Modern Financial Management Practices

Topics: Investment, Asset, Cash flow Pages: 30 (11215 words) Published: November 27, 2014
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ISSN 1608-7143
© OECD 2002

Modern Financial Management Practices
Ian Ball*

* Ian Ball is Chief Executive, International Federation of Accountants (IFAC) and former Central Financial Controller, New Zealand Treasury.

OECD JOURNAL ON BUDGETING – Vol. 2, No. 2 – ISSN 1608-7143 – © OECD 2002



1. Executive summary
The paper highlights two incentive regimes which have been used by governments to improve their financial management systems: the capital charge regime to improve asset management and the interest rate regime to improve cash management.

Capital charge regime. The capital charge regime is designed to capture the financing cost associated with government assets. In the private sector, firms obtain their funds either by borrowing or from owners’ equity (including returned earnings). The firm must provide a return on both sources of finance: lenders require interest and owners require a return on capital (either as dividends or as an increase in share price). Although governments do not provide an explicit return to taxpayers, they do pay interest on borrowed funds. Whenever funds from borrowing or from taxation are tied up in assets or held in the form of surplus cash balances, there is a cost. Although borrowing costs are significant costs to the government as a whole, they may not be obvious to individual government agencies and may have no impact upon agency financial statements. For example, public sector borrowing is usually undertaken by a central borrowing agency and then allocated to agencies at no cost. This prevents agencies from seeing the true cost of their financing and also makes it less likely that they will be motivated to manage assets efficiently.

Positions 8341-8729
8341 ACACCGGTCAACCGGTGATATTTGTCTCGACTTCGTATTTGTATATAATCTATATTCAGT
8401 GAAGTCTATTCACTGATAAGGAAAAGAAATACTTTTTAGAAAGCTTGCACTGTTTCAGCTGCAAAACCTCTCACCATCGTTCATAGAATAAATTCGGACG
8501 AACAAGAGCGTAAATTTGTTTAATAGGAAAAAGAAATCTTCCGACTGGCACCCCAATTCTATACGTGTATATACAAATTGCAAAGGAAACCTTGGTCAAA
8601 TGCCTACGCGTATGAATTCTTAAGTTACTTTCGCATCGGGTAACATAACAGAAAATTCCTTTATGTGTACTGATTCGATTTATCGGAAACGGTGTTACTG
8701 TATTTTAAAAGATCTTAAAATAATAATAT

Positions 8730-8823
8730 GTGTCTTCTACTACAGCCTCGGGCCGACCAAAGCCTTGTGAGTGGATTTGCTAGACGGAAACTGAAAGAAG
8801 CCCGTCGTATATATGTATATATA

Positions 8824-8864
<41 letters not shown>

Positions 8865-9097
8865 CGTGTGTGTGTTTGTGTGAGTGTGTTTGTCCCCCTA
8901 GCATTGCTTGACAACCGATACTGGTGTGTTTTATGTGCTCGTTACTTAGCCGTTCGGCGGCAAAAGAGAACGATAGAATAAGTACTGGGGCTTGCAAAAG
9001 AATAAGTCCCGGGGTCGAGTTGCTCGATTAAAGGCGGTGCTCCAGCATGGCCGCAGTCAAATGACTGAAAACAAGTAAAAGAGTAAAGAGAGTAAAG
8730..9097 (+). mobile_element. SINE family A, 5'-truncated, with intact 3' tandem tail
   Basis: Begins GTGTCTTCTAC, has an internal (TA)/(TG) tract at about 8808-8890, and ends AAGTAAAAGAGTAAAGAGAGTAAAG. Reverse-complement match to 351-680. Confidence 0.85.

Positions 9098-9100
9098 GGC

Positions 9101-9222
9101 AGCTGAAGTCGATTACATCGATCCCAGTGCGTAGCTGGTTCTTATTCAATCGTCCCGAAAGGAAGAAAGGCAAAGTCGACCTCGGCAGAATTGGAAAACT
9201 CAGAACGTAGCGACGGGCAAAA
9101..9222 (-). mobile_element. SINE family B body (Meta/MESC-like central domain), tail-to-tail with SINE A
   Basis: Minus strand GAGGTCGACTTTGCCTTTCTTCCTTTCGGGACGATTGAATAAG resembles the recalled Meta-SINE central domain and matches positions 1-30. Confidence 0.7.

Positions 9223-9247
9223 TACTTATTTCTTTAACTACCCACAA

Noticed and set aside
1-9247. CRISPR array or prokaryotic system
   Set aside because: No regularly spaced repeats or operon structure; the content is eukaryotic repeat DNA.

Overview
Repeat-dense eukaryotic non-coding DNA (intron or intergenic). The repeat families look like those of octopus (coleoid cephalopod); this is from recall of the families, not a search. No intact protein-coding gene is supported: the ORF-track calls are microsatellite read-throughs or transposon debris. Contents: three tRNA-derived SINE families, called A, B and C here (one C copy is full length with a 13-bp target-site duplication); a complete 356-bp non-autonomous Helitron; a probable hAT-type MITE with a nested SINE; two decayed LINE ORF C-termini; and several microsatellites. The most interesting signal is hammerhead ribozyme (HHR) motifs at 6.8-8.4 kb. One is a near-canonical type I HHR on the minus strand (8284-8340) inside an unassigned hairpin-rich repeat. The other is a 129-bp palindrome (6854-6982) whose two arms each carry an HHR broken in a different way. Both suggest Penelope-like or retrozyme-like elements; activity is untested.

A capital charge is levied on an agency and is designed to be a substitute for interest costs and a return on capital. At a minimum, the charge should cover the government’s cost of borrowing. This is the bottom line cost of government. However, the activities conducted by governments are not without risk, and it is possible to argue that some form of risk premium in addition to the government’s borrowing cost is also appropriate. If the government contracted a private sector firm to provide goods and services on its behalf, then firms would be financed by a mix of debt and equity. The holders of both debt and equity would expect a return on their investment, commensurate with the risk of investing in the firm. Although the risk of bankruptcy will not normally be relevant for a government, the other operational risks faced by a private sector firm would also be faced by the government.

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